I’m an artist in the traditional sense – a no-frills, introverted observer who is more interested in appreciating and creating art than defining what it is. I first wanted to be a cartoonist, then an architect, and, finally, a fine artist – to draw and paint. In another life, I think I would have been a historian.
I studied art at the University of Texas, and then, following graduation, I worked for an online print company building frames. The seeds of my “little” idea started in college but wouldn’t mature until I moved to the northeast. While living in Philadelphia for two years, I not only started my miniature series, but I also worked for a 150 year old art gallery as well as a local art supply shop.
A brief return to Texas gave me the great opportunity to work with elementary kids as a mentor for AmeriCorps for a year. Together, with teachers, coworkers, local residents and students, the entire community was able to build an outdoor mural and fix up an overgrown garden area where the students could learn and enjoy the fresh air.
Charlottesville, Virginia welcomed me in 2011 into one of the most beautiful places I’ve visited. Here, I started my animal silhouette paintings and opened my online shop. My heart will always be in the Blue Ridge Mountains.
Next up is El Paso Texas then back home to Houston, Texas – close to friends, family, and my beloved Mexican food. So far on my journey, I’ve painted murals, designed cakes, and been lucky enough to receive international awards for my work. The greatest feeling has been hearing the stories from people who have enjoyed my art and were able to relate to it.
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why little people?
Children view their future by its potential – we believe, growing up, that life will improve because people learn from the past, help others, and build on success. Human civilization is constantly moving forward, getting better with each generation.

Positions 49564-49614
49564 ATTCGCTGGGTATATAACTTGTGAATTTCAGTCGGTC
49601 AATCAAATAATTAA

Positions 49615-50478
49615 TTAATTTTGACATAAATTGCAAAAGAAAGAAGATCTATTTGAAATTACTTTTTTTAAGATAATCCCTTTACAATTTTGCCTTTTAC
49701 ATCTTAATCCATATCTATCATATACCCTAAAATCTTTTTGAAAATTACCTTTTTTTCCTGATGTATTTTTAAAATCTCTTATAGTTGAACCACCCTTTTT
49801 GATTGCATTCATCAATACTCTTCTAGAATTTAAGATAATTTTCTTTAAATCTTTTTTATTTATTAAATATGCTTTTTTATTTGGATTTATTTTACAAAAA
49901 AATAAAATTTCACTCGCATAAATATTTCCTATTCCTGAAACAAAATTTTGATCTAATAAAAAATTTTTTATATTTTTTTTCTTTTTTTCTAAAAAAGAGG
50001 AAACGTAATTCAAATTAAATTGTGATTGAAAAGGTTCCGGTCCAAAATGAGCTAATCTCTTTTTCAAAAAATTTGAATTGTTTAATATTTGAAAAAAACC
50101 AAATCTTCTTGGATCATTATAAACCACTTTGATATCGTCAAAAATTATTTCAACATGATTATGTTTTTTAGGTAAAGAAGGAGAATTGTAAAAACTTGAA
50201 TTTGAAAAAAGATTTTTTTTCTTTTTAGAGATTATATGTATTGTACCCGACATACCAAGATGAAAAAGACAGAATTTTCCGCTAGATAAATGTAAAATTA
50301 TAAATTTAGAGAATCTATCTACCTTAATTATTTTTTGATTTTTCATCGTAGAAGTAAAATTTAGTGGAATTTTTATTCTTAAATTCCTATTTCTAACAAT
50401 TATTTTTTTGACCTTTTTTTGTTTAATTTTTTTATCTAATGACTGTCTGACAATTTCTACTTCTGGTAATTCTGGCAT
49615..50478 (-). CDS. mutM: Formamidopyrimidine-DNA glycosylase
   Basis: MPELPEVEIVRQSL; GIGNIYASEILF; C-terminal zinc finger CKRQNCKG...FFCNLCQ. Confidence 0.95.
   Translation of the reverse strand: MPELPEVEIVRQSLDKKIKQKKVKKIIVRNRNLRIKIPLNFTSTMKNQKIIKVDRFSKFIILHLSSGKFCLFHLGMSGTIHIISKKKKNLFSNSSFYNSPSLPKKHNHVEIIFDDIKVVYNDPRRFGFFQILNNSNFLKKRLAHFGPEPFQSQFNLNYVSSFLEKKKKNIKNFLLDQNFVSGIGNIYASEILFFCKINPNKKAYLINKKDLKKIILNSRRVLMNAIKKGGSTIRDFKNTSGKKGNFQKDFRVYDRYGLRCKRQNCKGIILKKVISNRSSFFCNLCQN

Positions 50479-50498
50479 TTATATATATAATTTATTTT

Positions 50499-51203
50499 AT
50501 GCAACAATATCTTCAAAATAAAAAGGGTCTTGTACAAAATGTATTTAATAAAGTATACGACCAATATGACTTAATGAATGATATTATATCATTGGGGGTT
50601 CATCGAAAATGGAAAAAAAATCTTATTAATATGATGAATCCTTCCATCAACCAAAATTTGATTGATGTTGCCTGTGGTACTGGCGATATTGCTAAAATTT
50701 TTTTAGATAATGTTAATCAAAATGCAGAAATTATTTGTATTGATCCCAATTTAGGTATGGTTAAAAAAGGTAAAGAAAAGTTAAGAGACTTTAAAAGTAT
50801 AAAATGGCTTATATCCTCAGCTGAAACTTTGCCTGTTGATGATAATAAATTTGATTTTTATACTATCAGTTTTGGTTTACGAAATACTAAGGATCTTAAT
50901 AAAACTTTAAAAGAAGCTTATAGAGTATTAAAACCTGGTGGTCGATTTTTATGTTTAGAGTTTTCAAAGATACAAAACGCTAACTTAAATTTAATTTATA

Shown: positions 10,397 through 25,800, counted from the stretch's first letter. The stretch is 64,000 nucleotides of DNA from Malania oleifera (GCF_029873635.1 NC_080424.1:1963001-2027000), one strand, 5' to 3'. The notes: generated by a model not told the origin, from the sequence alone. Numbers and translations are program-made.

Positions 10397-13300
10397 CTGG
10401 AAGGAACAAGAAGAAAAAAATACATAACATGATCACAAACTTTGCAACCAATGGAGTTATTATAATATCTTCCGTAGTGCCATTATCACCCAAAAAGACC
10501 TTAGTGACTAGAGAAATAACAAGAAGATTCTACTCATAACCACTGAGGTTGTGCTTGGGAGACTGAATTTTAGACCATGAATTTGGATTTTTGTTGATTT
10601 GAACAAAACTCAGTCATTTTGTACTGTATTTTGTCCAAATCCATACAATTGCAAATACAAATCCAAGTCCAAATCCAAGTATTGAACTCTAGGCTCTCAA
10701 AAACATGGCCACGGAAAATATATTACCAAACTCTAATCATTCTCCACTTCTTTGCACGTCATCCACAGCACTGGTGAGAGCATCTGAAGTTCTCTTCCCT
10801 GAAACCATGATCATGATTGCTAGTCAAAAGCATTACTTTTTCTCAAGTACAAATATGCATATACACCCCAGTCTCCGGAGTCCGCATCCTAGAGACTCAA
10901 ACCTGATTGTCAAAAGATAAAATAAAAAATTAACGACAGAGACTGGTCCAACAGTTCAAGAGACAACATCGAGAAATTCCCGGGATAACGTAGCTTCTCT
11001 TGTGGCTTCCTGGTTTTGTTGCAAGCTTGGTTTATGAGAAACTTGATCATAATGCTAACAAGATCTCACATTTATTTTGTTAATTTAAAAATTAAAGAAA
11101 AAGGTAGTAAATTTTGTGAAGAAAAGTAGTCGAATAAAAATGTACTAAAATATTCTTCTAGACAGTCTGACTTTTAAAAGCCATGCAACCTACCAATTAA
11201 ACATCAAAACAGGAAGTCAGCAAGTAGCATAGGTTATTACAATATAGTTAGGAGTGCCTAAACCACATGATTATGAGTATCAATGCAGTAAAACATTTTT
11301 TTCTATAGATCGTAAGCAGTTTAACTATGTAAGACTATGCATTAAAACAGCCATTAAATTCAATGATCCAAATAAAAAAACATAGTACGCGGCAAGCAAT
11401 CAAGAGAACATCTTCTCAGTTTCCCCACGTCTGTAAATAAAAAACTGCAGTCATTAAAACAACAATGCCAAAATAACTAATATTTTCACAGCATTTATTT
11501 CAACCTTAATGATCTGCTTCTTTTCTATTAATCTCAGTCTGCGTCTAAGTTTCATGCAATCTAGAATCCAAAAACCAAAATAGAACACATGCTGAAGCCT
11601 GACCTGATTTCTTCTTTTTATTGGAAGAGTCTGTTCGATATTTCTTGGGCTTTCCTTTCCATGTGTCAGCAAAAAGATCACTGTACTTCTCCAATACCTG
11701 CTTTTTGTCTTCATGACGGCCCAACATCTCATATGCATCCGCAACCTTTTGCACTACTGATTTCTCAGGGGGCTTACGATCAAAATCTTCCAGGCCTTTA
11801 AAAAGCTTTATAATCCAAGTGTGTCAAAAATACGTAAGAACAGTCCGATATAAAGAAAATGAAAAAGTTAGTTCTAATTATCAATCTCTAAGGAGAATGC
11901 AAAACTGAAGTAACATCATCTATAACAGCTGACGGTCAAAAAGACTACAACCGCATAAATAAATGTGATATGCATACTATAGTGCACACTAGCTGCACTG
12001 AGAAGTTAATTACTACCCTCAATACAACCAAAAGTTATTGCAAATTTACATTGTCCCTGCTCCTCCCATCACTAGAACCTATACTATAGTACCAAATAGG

However, after three decades into my life, I felt the need to express the conflict between that childhood ideal and the bitter realities of adulthood. Our lives are defined by survival. What do we need, and how do we get it? All of those desires come with just as many opinions about how to obtain them. Suddenly, we’re much older, and the optimism of childhood becomes washed away by competition, doubt, and struggle. The lack of a natural landscape in my paintings is not coincidental. The figures in my work remind me that I may be small, but I still live in a world that I help build. I want to make sure that I improve it and make it one in which I enjoy living. A person can feel insignificant, but history reveals that the human race can be both innovative and destructive. Playing with toys and action figures is a way for kids to act out their desires and design their own rules and circumstances. I personally enjoyed playing with Legos, Lincoln Logs, and toy trains. I even loved rearranging the furniture in my sister’s dollhouse. But what happens to those desires later on? Well, we grow up and finally get to determine what our future will look like, except most of us submit to the established circumstances. We lose sight of the fact that we can still design everything everything around us, on a much grander scale than just playing with toys. The term sandbox is used to explain open-ended games without a “right way” of playing. That is essentially what life is. We, as designers, politicians, engineers, and citizens, have to embrace the creativity we have to shape the world around us. We are all small figures just trying to survive. Despite all of the constant, and sometimes repetitive, obstacles, I genuinely still see our future by its potential.
I was continuing to shrink, to become…what? Theinfinitesimal? What was I? Still a human being?
- The Incredible Shrinking Man
Istarted my own online business to provide affordable art, market my work to a wider public, and expand my style using a technique that I love – silhouettes. The series actually started because of the need to put something decorative over our bed. Following a suggestion by my wife to try something with a silhouette, we tried a simple drawing with owls on
a branch. After that, the idea really took off. I got a chance to play with bright colors, simple shapes, and fun ideas.This series has provided an opportunity for a more modern way of designing that I hope will lead to other creative projects in the future.
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Second star to the right… and straight on ’til morning.
- Peter Pan & Captain Kirk
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